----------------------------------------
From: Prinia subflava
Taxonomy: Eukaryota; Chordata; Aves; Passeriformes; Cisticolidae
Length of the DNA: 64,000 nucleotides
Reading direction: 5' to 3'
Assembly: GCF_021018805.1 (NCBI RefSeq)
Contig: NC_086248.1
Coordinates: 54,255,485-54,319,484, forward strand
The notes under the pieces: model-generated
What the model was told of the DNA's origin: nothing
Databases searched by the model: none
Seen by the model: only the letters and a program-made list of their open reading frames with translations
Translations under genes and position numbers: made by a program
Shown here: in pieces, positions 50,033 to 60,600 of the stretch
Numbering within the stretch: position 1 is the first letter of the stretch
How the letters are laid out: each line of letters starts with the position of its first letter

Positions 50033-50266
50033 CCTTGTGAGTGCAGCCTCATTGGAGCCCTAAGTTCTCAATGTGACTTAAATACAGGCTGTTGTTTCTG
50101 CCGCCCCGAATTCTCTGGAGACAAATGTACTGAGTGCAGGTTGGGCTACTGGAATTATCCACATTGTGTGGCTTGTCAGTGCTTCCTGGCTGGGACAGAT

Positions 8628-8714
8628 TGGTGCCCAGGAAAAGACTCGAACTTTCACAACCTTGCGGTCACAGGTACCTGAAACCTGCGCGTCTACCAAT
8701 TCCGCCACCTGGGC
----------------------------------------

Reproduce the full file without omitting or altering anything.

From: Prinia subflava
Taxonomy: Eukaryota; Chordata; Aves; Passeriformes; Cisticolidae
Length of the DNA: 64,000 nucleotides
Reading direction: 5' to 3'
Assembly: GCF_021018805.1 (NCBI RefSeq)
Contig: NC_086248.1
Coordinates: 54,255,485-54,319,484, forward strand
The notes under the pieces: model-generated
What the model was told of the DNA's origin: nothing
Databases searched by the model: none
Seen by the model: only the letters and a program-made list of their open reading frames with translations
Translations under genes and position numbers: made by a program
Shown here: in pieces, positions 50,033 to 60,600 of the stretch
Numbering within the stretch: position 1 is the first letter of the stretch
How the letters are laid out: each line of letters starts with the position of its first letter

Positions 50033-50266
50033 CCTTGTGAGTGCAGCCTCATTGGAGCCCTAAGTTCTCAATGTGACTTAAATACAGGCTGTTGTTTCTG
50101 CCGCCCCGAATTCTCTGGAGACAAATGTACTGAGTGCAGGTTGGGCTACTGGAATTATCCACATTGTGTGGCTTGTCAGTGCTTCCTGGCTGGGACAGAT

Positions 8628-8714
8628 TGGTGCCCAGGAAAAGACTCGAACTTTCACAACCTTGCGGTCACAGGTACCTGAAACCTGCGCGTCTACCAAT
8701 TCCGCCACCTGGGC